The use of enzymes in textile wet processing results in time, energy and water savings; as well as improved product quality
Modern society expects biotechnology to be the answer for many worldwide problems like depletion of energy sources, incurable illnesses and pollution, among other problems. Industrial use of biotechnology, known as white biotechnology, is bringing about new products and processes aimed at the use of renewable resources, as well as the application of green technologies with low energy consumption and environmentally healthy practices.
Textile processing is a growing industry that traditionally has used a lot of water, energy and harsh chemicals – starting from pesticides for cotton-growing to high amounts of wash waters that result in waste streams causing high environmental burdens.
As textile fibers are polymers, the majority being of natural origin, it is reasonable to expect there would be a lot of opportunities for the application of white biotechnology to textile processing.
Enzymes nature’s catalysts – are the logical tools for the development of new biotechnology-based solutions for textile wet processing. Though the focus on white biotechnology is a new phenomenon, the use of enzymes in textile treatment has a long history.
Biotechnology-based processes were applied nearly 2,000 years ago when microbes were used as aids in bast fiber-retting. The first enzyme application, as early as 1912, was the use of barley for removal of starchy size from woven fabrics.
The first microbial amylases were used in the 1950s for the same desizing process, which today is routinely used by the industry.
Since then, several other enzymes have been introduced for industrial applications; and enzymes such as celluloses, catalyzes, lactases and pectinases are increasingly gaining a foothold in the textile industry as improved application processes are developed.
The use of enzyme technology is attractive because enzymes are highly specific and efficient, and work under mild conditions.
Furthermore, the use of enzymes results in reduced process times, energy and water savings; improved product quality; and potential process integration. Following is a review of common enzymes currently used in textile applications.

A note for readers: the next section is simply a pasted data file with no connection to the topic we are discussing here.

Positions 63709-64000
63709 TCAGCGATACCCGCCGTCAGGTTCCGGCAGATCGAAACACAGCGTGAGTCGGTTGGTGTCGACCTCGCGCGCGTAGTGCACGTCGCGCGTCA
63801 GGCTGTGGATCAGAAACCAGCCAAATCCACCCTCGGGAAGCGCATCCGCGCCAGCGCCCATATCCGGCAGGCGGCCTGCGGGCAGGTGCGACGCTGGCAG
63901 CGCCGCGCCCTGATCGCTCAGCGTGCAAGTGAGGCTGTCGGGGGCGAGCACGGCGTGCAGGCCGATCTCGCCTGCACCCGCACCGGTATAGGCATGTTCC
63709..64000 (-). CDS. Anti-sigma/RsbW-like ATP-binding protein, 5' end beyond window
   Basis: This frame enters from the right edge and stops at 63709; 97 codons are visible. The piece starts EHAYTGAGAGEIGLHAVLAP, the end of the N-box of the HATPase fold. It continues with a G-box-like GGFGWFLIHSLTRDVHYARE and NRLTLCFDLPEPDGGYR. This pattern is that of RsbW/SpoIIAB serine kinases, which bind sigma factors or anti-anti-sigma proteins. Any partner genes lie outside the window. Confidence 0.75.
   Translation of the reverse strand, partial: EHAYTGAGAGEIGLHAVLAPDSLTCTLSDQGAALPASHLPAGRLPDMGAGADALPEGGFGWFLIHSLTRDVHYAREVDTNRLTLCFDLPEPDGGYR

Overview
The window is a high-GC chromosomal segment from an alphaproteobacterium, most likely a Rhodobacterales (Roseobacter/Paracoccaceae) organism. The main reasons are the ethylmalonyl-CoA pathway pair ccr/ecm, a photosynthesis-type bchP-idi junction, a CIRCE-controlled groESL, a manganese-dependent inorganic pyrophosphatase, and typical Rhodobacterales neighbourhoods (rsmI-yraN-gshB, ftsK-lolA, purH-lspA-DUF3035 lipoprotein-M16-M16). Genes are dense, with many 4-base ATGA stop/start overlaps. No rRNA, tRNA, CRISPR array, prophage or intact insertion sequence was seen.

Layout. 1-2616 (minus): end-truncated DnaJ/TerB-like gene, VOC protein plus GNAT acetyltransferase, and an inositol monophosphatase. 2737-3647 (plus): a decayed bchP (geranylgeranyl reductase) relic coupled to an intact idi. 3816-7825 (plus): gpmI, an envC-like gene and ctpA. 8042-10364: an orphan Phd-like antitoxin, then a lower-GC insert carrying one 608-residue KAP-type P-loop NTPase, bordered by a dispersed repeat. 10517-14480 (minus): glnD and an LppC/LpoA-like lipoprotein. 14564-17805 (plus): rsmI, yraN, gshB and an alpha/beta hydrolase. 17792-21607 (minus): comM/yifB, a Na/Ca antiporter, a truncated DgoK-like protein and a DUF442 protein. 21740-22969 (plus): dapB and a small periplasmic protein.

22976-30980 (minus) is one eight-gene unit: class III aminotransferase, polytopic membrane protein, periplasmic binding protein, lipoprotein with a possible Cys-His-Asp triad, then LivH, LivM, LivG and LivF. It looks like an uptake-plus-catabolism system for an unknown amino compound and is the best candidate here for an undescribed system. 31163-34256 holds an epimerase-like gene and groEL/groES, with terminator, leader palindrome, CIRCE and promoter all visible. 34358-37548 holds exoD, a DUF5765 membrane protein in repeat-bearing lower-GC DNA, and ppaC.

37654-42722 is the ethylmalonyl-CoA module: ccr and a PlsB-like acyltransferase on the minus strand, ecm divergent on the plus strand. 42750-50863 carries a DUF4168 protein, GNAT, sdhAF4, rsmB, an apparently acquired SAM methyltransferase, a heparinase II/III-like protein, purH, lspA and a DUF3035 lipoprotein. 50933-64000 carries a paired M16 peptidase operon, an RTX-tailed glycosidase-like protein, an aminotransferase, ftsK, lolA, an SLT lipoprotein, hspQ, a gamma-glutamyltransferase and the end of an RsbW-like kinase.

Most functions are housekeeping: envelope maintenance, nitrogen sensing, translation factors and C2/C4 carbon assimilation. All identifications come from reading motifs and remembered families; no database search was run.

Cellulose enzymes were first introduced after decades of amylase usage as an industry standard for desizing processes. During the 1970s, the popularity of denim garments increased as new garment wet processes changed denim’s look and feel from the hard, dark blue garments used as work wear into soft and smooth fashion items with an abraded look.
Surprisingly, this look, first achieved by using pumice stones, also can be attained using cellulose enzymes. Celluloses loosen the surface fibers of the denim garment so that mechanical action in a washing machine breaks the surface to remove the indigo dye, revealing the white core of the ring-dyed yarns.
The first cellulose products for this application were introduced in the 1980s, and today, most denim garments are “stonewashed” using celluloses, either alone or in combination with a reduced amount of stones.
The introduction of celluloses resulted in increased washing capacity for the laundries, and reduced damage to garments as well as to washing machines, in addition to diminishing environmental effects from pumice stone mining and disposal of used pumice.
It also was realized that cellulose applications could be extended to surface and hand modification of cellulosic. The small fibers or fibrils protruding from the fabric render a fuzzy surface, and the gradual entanglement of fibrils results in the formation of pills when a garment is worn and washed.
Removal of surface fibrils improves fabric quality, keeping the garment in good form for a longer time.
The use of celluloses, combined with the synergistic action of the processing machines, is effective in removing the fibrils, leading to permanent improvement of fabric quality, including cleaner and smoother surface, softer hand and improved fabric drape.
This treatment, called bio-polishing, is widely used today in garment processing and in batch processing of woven and knitted fabrics. As today’s process needs a dwell time of 20 to 40 minutes in a high-mechanical-action system, the challenge is to create a consistent, continuous bio-polishing process.